#TBT: Extremely Public Displays of Privacy

Happy #TBT. To celebrate, we’re sharing an oldie-but-goodie post from Jim: Extremely Public Displays of Privacy.

I’ve written about the live industry in general (and theater and performing arts specifically) needing to find a way to broaden the business model by delivering content outside the confines of a live performance. I stumbled across New Paradise Laboratories in Philadelphia and had to mention it. They’ve done several things, but the one that I went through is called Extremely Public Displays of Privacy.

New Paradise Laboratories has created a form of theater that crosses a lot of lines. The best way that I can describe my own experience of it is that you first come to know the characters in the show via material that’s posted on a website, literally going so far as to “friend” them on Facebook, if you want. There’s a loose narrative arc that you discover through the Tumblr pages, short videos and other online materials. On the other hand, you have a lot of latitude as a “viewer” to see more or less of it and discover more or less about the characters. And, of course, you could interact with the characters through Facebook, etc., too if you wanted.

I have to hand it to the New Paradise Laboratories folks … it’s pretty deep. It even gets hard to say where the pretend stuff ends sometimes.

But once you make your way through that material (not that you couldn’t always go back), there’s a walk in Philadelphia that one can do, accompanied by a downloadable file. If you were in Philadelphia, you followed prompts to get from place to place. And although I didn’t quite gather whether you were supposed to do this whenever you wanted to or leading up to the time of the live portion of the performance, there’s definitely something lost in translation when you just do the virtual version of the walk online. Still, the fact that that’s available is, once again, impressive as a commentary on the quality and continuity of the work this group is doing.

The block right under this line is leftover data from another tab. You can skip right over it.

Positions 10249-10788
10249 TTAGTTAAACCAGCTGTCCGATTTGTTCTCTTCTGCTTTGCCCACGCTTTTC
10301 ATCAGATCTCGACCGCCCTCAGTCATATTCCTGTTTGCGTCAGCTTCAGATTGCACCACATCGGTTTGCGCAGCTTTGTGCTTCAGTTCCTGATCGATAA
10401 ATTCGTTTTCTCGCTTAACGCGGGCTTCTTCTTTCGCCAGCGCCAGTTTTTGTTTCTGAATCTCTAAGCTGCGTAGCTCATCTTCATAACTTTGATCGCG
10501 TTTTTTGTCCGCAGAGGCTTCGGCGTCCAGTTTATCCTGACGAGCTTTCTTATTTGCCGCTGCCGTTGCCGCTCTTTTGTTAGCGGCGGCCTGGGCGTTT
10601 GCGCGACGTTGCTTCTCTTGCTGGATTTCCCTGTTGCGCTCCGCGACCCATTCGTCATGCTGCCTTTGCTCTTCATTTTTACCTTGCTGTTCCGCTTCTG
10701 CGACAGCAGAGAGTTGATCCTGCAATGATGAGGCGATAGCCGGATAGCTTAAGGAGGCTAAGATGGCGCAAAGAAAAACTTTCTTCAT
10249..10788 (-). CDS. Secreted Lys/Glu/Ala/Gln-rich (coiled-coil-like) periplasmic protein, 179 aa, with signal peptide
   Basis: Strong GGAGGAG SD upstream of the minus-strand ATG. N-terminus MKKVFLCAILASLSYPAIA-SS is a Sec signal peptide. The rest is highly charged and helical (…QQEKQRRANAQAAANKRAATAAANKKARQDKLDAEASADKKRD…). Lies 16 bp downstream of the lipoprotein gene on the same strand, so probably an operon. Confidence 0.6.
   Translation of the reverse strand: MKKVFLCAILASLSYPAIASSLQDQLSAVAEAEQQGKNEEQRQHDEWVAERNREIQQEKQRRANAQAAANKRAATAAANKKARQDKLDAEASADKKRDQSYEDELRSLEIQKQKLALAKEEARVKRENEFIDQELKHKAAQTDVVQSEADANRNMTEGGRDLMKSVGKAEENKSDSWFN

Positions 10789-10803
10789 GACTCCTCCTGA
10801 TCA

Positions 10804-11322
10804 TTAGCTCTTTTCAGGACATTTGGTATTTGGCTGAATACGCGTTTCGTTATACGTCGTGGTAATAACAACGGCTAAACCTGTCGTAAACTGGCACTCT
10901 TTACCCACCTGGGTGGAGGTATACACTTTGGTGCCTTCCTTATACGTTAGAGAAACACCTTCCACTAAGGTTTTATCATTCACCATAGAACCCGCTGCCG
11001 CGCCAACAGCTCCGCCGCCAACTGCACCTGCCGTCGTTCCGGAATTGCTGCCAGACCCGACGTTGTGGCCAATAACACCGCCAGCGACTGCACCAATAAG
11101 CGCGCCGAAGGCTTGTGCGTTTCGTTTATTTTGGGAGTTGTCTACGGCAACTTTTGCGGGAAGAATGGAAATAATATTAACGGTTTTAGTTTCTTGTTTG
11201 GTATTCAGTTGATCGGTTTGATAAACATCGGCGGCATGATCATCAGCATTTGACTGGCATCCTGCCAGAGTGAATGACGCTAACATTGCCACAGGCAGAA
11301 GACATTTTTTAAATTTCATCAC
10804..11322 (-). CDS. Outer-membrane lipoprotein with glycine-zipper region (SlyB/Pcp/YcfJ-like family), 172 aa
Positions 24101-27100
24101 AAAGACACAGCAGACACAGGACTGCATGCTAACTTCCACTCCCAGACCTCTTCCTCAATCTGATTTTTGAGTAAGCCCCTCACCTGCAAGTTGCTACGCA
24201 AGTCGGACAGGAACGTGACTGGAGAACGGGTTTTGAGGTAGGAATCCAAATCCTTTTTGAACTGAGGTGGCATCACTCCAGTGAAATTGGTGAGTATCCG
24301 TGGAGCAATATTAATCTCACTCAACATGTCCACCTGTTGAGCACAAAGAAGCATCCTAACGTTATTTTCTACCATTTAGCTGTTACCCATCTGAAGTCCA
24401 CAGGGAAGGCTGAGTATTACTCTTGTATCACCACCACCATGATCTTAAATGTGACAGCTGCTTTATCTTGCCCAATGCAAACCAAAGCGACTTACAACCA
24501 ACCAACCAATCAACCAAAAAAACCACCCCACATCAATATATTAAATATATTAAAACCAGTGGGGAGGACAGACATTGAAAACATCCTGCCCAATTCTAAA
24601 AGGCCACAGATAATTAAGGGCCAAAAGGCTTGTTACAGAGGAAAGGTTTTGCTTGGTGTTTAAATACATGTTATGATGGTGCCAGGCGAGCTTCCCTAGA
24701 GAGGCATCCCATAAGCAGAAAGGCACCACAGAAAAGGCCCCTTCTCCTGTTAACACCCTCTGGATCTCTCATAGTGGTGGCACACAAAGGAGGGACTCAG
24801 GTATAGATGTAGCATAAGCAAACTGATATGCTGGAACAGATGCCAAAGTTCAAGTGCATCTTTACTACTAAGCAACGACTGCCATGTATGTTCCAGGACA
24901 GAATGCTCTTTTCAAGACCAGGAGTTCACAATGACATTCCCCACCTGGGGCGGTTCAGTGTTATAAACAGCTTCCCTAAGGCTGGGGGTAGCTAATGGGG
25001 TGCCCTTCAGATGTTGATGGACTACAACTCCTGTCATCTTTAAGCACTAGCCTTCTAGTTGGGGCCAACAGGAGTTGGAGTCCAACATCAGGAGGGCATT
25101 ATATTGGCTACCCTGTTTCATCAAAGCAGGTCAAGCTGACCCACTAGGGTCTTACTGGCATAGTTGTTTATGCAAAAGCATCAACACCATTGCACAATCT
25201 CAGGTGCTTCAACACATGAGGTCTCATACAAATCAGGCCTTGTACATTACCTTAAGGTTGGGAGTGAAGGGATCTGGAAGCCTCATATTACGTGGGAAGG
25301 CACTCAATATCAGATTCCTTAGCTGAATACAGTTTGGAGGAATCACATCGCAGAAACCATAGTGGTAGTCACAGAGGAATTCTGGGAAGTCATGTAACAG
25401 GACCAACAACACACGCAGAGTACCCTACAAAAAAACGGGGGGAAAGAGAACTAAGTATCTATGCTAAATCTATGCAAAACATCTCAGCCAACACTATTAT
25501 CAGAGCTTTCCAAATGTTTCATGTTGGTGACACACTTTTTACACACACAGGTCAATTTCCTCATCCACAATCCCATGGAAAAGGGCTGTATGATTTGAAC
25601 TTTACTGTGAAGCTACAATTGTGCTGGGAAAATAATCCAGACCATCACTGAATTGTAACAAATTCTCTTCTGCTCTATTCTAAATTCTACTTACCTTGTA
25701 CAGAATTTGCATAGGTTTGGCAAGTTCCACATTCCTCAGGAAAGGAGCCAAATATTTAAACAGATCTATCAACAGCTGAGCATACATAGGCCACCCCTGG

Finally, there’s a performance. These live performances have come to an end, but there’s a recording of one that you can, you guessed it, watch online.

You can do what I did anytime by going to the site and clicking on the “E” at the top of the page. It’s pretty self-explanatory from there.

You judge for yourself, but I have two somewhat differing points of view on this. First, this has succeeded in keeping something ephemeral, the experience of a live performance, alive and vital in a way that’s not merely recording it. That’s the good side.

Second, though, where I see the limitations to a form like this is that it creates inertia between audience and participation just as much as it reduces it. Sure, I went through a proxy version of it from here at my desk in Pasadena, Calif., but when done as intended, fully participating in this thing is far, far more work than simply going to a show.

Not that this is all bad. Depth of commitment and immersion is a profound potential strategy. But if the audience is using other media with a live performance, the idea is to increase participation, and requiring things like a 45-minute walk and a lot of prep material work goes somewhat in the other direction.

But that’s like me critiquing New Paradise Laboratories for something they weren’t even trying to do. This is clearly about engagement, depth and participation, and it’s designed for people who want more, want to be involved and want to get deep.

Set aside an hour or two sometime and go through it. It can be pretty NSFW if you go around certain corners, depending on where you work, of course.

Still, if you’re interested in the future of theater and the ongoing discussion of what’s possible, it’s not to be missed.

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